FishbowlDC TVNewser TVSpy LostRemote AgencySpy PRNewser GalleyCat SocialTimes


Eat This, Not That! Magazine Launches

The empire of Eat This, Not That! — which started as a Men’s Health column penned by David Zinczenko — continues. The latest development is a quarterly magazine carrying the brand name, published by Meredith and Zinczenko’s media company Galvanized.

Eat This, Not That! will be sold at roughly 80,000 newsstands across the nation beginning today. The debut issue features standard healthy eating content, plus Zinczenko’s guide to choosing the healthiest options in restaurants.

The magazine is the first of what promises to be many joint projects between Meredith and Galvanized. “David has done an excellent job bringing the best of the Eat This, Not That! brand to life in a magazine format, and has created exciting new features that will entertain and inform,” said Meredith National Media Group president Tom Harty, in a statement. “We’re excited to be working with Galvanized and look forward to creating more products in the future.”

Rolling Stone Names U2 Album that Pissed Everyone Off Best of 2014

Out of all the albums released this year, Rolling Stone has named U2′s Songs of Innocence the best. Never mind that the album enraged almost every iPhone user for automatically being included on a software update. Never mind that only old white dudes like U2. Never mind that Wu-Tang’s latest album comes out tomorrow. Songs of Innocence is the cream of the crop.

In what we hope was an unintentionally hilarious description of the album, Rolling Stone notes “Bono, the Edge, Adam Clayton and Larry Mullen Jr. put their lives on the line: giving away 11 songs of guitar rapture and frank, emotional tales of how they became a band out of the rough streets and spiritual ferment of Seventies Dublin.”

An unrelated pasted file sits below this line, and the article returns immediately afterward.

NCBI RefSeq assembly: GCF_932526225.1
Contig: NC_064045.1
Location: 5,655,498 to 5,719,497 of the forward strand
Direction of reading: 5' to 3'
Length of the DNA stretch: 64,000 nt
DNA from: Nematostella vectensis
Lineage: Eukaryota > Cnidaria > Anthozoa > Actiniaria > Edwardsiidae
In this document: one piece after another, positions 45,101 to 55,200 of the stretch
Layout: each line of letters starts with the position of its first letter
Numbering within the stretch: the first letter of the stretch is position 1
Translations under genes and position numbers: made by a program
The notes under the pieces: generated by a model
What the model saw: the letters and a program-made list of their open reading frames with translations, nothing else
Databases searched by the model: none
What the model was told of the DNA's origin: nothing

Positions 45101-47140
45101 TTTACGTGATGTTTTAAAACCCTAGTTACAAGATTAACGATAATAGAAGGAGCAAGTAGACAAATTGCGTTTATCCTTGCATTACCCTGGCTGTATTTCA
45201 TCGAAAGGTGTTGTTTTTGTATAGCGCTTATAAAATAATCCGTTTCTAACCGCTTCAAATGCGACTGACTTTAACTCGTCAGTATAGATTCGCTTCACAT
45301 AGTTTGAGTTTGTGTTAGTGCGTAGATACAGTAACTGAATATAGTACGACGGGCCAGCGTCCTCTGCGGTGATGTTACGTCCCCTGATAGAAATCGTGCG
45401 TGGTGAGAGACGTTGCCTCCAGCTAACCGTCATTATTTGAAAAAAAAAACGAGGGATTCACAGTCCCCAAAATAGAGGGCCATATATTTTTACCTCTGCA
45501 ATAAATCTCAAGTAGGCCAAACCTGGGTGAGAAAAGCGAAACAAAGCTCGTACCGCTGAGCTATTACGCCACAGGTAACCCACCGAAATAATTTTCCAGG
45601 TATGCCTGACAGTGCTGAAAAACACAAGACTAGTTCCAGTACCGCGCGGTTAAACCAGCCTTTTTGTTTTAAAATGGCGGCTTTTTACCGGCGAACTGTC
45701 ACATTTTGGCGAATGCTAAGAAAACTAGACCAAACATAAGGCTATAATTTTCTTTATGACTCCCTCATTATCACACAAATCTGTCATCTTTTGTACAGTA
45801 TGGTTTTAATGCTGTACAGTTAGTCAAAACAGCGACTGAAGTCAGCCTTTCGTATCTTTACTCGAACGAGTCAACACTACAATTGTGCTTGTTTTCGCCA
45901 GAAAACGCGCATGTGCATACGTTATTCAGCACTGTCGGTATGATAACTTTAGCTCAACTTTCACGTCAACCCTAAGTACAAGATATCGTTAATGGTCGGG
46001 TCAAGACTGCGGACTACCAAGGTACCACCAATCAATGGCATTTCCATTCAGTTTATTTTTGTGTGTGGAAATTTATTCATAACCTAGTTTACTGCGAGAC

U2 put their lives on the line! Sure, they were paid $100 million by Apple. But that doesn’t matter! What matters is Songs of Innocence is “emotionally raw rock” and therefore the best album of 2014. Please dear god, let 2015 be a better year.

Lucky Cuts Three

Lucky 11-1Lucky has cut its editorial team by three. According to WWD, the magazine has cut accessories director Julia Kalachikoff, fashion features editor Hayley Phelan and special sections director Liz Kiernan.

Condé Nast spun off Lucky last August. The newly created company — called The Lucky Group — is a joint venture between Lucky and the e-commerce platform BeachMint.

A Lucky Group spokesperson told WWD that the void left by Kalachikoff, Phelan and Kiernan would be filled internally, via “promotions.”

That sounds like a code word for “Staffers who will do more work for the same amount of money.”

Christian Bale Covers WSJ.

Christian Bale is WSJ.’s newest cover star. He looks unhappy about that.

In an interview with Andrew Goldman, the 40-year-old actor took some time to call out another big name: George Clooney. Bale described Clooney’s complaints about the paparazzi as “boring,” and added that a better strategy is to just keep your mouth shut.

“It doesn’t matter that he [Clooney] talks about it,” said Bale. “It’s like, ‘Come on, guys, just shut up. Just get on with it and live your lives and stop whining about it.’ I prefer not to whine about it.” Cat fight!

A New York Times Magazine Exhibit Opens in Tennessee

Beginning today at Chattanooga’s Hunter Museum of American Art, visitors will have the chance to enjoy “The New York Times Magazine Photographs.” Running through March 22, the exhibit was curated by magazine photo editor Kathy Ryan and organized with help from New York’s Aperture Foundation.